On Friday, a day after president-elect Donald Trump met with President Obama in the White House, New York Times Publisher New York Times Publisher Arthur Ochs Sulzberger Jr. told his staff in a memo that Mr. Trump's administration will be covered "without bias."
"We will cover his policies and his agenda fairly," wrote Mr. Sulzberger. "We will bring expert analysis and thoughtful commentary to the changes we see in government, and to their ramifications on the ground."
He said the Times is uniquely positioned to succeed, as a battle-hardened public and an exhausted press corps face a monumental shift in direction for the country.
"Our predecessors founded our singular newspaper for just this moment -- to serve as a watchdog to the powerful; and to hold mighty institutions accountable, without fear or favor," Mr. Sulzberger said. "We are more than ready to fulfill that promise."
Mr. Trump frequently targeted The New York Times during the campaign for what he said was shoddy, irresponsible and unfair journalism that treated him poorly. The paper, including editor Dean Baquet, has long pushed back on those claims.
When Mr. Trump threatened to sue the paper over its reporting on his taxes, a Times attorney's response circulated widely online.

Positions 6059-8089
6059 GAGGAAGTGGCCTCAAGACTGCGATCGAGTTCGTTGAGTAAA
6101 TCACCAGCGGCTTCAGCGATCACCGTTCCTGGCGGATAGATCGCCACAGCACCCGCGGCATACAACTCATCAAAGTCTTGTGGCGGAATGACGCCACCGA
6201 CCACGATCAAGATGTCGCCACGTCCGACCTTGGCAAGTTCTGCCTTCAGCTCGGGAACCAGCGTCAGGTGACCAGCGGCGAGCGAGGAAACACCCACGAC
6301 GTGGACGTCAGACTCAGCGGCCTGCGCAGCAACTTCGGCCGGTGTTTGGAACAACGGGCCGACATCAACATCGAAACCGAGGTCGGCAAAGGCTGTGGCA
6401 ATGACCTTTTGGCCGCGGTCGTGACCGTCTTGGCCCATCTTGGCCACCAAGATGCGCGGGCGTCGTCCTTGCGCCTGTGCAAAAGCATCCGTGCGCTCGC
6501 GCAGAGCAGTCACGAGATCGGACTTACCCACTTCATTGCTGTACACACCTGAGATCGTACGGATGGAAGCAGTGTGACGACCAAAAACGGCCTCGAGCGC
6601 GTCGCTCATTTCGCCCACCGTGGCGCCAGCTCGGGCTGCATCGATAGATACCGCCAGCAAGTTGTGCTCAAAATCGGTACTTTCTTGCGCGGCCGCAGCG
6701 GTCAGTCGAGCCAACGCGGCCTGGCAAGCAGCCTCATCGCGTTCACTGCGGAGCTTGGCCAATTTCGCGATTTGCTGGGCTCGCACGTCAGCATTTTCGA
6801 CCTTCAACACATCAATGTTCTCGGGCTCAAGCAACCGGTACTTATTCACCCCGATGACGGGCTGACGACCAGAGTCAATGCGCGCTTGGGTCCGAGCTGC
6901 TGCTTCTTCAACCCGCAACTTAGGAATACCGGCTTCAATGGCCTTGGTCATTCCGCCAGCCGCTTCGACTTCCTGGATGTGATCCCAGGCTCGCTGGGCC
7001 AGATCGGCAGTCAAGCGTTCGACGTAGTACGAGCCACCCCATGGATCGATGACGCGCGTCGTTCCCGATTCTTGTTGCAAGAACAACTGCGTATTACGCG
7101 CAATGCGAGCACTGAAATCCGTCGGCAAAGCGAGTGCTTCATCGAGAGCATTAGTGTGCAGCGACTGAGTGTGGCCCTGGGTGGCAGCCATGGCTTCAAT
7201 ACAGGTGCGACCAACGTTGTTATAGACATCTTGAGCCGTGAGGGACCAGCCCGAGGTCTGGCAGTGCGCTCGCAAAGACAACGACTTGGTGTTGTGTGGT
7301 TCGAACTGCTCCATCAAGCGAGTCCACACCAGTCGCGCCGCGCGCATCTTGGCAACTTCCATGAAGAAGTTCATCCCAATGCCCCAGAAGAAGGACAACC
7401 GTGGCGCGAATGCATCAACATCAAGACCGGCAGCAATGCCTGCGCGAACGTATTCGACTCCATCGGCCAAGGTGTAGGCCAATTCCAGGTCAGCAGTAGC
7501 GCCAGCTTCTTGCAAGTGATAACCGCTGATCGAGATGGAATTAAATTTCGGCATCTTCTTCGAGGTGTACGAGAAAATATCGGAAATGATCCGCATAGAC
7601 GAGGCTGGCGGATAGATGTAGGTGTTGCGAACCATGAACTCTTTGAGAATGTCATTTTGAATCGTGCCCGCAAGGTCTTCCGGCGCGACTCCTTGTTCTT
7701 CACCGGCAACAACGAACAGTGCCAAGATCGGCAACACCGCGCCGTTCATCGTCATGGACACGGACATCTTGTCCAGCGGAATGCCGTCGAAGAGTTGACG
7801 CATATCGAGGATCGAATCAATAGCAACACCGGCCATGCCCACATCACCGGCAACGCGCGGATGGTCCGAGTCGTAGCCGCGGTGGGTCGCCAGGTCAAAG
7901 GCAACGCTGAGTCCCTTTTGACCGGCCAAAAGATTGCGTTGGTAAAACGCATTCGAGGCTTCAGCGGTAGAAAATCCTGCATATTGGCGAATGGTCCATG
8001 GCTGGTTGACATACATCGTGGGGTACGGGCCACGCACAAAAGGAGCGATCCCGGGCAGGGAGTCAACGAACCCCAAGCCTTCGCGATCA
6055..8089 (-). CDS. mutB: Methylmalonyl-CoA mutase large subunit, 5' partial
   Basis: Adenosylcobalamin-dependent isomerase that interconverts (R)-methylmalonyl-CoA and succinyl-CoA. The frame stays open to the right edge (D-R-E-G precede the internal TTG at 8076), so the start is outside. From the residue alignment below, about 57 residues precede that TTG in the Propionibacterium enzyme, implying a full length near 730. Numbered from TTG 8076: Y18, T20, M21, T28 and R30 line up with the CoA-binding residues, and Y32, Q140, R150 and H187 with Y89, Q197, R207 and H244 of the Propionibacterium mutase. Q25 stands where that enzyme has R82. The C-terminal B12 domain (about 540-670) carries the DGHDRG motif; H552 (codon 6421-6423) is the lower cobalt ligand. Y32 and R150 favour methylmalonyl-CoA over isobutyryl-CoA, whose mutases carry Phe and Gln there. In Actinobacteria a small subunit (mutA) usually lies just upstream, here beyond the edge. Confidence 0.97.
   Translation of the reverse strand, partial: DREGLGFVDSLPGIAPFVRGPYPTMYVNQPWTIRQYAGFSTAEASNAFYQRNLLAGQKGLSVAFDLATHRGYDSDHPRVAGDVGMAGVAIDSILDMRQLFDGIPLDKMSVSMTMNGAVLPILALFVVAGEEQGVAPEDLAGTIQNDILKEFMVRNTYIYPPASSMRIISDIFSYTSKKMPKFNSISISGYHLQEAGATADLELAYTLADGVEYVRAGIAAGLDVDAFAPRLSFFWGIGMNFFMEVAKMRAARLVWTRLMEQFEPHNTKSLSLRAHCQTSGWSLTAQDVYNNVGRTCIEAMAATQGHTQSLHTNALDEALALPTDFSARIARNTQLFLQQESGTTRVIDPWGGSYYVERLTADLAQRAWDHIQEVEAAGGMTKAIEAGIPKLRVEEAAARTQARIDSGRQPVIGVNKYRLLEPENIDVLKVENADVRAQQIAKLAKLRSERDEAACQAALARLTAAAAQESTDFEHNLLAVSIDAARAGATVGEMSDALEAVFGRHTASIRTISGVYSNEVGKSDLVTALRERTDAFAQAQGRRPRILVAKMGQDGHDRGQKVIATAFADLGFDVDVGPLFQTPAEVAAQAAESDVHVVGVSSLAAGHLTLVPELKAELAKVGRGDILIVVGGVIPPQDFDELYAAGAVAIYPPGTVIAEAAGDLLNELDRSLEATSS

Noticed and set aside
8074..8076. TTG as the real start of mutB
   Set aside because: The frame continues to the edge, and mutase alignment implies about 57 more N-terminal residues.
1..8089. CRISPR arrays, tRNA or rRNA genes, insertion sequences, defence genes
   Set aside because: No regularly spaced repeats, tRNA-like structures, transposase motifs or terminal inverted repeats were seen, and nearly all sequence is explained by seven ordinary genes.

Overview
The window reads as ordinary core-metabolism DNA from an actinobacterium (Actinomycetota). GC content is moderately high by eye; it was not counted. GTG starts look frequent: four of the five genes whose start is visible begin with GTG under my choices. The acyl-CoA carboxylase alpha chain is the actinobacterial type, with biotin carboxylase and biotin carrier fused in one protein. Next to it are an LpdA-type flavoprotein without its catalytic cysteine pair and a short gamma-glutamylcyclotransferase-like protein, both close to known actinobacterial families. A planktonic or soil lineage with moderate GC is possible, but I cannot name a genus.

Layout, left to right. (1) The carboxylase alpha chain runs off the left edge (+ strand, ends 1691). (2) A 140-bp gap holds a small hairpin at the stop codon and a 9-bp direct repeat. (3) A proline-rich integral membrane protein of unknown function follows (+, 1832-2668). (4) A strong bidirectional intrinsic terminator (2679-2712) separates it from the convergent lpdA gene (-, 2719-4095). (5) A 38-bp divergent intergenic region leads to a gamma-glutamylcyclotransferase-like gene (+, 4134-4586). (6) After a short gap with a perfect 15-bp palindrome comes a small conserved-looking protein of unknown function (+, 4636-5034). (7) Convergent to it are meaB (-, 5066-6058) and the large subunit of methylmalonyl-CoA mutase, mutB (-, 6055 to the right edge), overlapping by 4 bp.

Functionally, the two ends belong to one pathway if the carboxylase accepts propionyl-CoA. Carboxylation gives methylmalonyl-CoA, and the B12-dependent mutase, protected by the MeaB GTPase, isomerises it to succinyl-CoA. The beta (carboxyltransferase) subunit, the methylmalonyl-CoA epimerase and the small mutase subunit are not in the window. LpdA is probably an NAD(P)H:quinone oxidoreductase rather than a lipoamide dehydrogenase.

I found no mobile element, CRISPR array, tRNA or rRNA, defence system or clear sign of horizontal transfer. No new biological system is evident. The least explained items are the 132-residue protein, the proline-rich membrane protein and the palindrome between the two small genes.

Mr. Sulzberger, echoing other newspaper executives and editors across this country this week, said an effort will be made to understand the "roots of the anger" that motivated Mr. Trump's supporters.
The media industry has been reflecting on the coverage of Mr. Trump and his candidacy, trying to figure out why the conventional wisdom about an easy victory for Hillary Clinton proved to be dead wrong.
Some outlets, like The Daily Beast, have pledged to be part of "the loyal opposition," which is seemingly both a statement of principle and a self-branding exercise. People magazine came under fire for what some saw as fluffy editorial treatment for the Trump family, though editor Jess Cagle said in a memo yesterday that the criticism was "unfortunate and unfair."
Whatever the case, Mr. Sulzberger ended his memo by acknowledging the physical toll that the campaign has taken on his employees. "Get some rest this weekend," he said. "We have lots to do."